MS Changes Our Life, Yet We Can Still be a Positive Influencer
Last updated: May 2023
Some health illnesses are with you for a short period, then you heal and move on. MS, as you well know, sticks around forever, and changes your life. However, MS doesn’t always have to rob us of accomplishing things.
Creating a positive future
I have MS, and it has turned everything upside down today, tomorrow, and beyond. Yes, it has changed my life. But I want to look forward to the future as a bright light.
MS is not easy, presents challenges, and causes you to adapt. The physical changes of MS and how long these stick around can depend on the type of MS and how your body reacts.
Only up to 15 percent of individuals with MS have Primary Progressive Multiple Sclerosis, and I'm one of them. This form continues down the road each day and very seldom if ever gives you a break. MS isn’t any fun, no matter what form you have. That's one reason I think we need to try to stay focused and positive when we can.1
My path to a diagnosis
In my final 5-year journey to an MS diagnosis, I visited every specialist around, and my last stop was a neurologist. At this point, we still had no idea what was wrong. Luckily, I spoke with a friend’s cousin who had MS. We compared symptoms, and wow, almost identical. I researched MS, met with my neurologist, and shared that I believed I had MS.
He disagreed with my MS diagnosis. I requested a spinal tap, and bingo, MS it was. Most are shocked, wonder what the future holds, and are unsure of what to do next. My approach was: now we know, and let’s create a plan. Our 2-year plan was to begin a DMT, physical therapy to improve my gait, biannual neurologist visits, an annual MRI, and to stay active.
What did the future hold?
So how did I stay positive and focused, you wonder? My first stop was volunteering as a National Multiple Sclerosis Society MS Advocate. As advocates, we focus on improving the services available for those with disabilities, as well as advocating for improved state and federal legislation.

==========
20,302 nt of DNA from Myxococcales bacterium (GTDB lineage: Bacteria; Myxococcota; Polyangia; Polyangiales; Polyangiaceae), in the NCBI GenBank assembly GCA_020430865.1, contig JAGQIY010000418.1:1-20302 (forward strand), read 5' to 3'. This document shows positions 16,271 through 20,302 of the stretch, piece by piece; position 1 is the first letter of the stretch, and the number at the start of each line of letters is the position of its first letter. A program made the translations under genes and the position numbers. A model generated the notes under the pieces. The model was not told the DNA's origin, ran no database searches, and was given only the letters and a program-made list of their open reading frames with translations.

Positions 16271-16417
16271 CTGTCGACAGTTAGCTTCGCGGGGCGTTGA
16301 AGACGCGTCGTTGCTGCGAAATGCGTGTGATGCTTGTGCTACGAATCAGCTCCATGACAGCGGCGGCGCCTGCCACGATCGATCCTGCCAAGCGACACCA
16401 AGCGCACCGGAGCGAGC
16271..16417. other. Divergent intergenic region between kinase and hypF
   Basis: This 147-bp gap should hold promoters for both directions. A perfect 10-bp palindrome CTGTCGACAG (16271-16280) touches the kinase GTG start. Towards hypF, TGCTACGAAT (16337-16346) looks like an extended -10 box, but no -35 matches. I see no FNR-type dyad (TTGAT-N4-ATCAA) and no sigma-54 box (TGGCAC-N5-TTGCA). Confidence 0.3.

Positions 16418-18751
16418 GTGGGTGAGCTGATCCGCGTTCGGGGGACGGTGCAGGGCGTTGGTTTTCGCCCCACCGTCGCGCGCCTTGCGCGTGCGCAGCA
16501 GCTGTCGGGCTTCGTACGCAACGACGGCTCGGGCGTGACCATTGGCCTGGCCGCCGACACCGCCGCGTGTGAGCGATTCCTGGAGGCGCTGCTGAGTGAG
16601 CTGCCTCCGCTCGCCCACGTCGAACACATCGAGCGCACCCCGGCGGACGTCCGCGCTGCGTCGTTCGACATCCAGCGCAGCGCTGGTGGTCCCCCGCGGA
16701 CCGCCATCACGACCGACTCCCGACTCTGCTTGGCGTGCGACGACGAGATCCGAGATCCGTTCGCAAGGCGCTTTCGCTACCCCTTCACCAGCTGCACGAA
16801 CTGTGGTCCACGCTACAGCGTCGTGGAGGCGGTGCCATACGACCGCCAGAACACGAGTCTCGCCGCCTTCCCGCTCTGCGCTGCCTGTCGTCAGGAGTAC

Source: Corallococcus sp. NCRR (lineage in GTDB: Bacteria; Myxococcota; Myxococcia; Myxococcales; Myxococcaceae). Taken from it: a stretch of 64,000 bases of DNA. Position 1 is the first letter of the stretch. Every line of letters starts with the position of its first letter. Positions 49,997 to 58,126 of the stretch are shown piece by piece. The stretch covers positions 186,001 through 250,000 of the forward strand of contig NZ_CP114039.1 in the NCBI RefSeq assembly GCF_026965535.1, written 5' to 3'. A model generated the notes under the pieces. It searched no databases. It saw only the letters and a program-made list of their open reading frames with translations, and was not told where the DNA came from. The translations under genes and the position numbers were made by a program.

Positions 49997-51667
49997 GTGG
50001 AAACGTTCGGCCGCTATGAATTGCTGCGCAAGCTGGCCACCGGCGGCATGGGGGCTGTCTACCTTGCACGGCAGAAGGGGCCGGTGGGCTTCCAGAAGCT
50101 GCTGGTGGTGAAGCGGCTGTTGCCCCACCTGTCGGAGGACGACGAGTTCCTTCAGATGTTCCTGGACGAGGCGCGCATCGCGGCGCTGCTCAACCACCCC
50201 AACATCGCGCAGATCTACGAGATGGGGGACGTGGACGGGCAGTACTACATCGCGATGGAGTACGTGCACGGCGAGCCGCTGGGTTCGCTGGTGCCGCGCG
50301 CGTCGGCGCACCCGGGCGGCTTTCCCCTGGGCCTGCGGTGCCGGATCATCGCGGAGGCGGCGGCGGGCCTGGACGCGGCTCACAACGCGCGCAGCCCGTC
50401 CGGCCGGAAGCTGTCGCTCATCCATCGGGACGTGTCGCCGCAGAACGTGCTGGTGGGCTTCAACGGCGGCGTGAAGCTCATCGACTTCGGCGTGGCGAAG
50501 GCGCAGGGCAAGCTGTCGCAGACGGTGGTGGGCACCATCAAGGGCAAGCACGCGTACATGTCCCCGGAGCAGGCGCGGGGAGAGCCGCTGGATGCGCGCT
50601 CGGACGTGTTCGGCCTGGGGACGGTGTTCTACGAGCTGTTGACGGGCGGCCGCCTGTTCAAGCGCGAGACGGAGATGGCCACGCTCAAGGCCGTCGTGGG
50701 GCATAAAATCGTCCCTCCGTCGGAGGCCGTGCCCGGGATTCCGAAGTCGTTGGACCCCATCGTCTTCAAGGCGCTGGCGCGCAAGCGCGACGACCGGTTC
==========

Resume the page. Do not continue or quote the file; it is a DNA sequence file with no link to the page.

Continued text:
My next stop was serving as a Patient Advisor for the Genentech Ocrevus team. During my two-year term, our team worked to help define patient support through website design, financial support, and medical advisor needs.
Don’t forget about social media sites, which can be a great way to provide support and information to others. I think Facebook can be a great site for specific groups while Twitter, LinkedIn, and MultipleSclerosis.net can be good for general information and connecting with others.
Writing can be yet another avenue to share with others what you have learned, and what has worked well and not so well along the way. These are just a few ways I have found to stay focused and positive even with MS hanging around. I think it’s about how we view the future, and I chose a bright future!
Getting through moments with MS
MS spasticity is always lurking around the corner and waiting for that moment to take over at the most inopportune time. An MS story shared with me happened to a person as she parked her car. She opened the car door, slid one leg out, and spasticity kicked in. She then had a few minutes of laughing until her leg relaxed. Sometimes it's a laugh that can get us through difficult moments.
Once again thank you for your time, and I look forward to hearing your MS stories. Until the next time, be safe, stay positive, focused, and pass on an act of kindness to brighten someone’s day.
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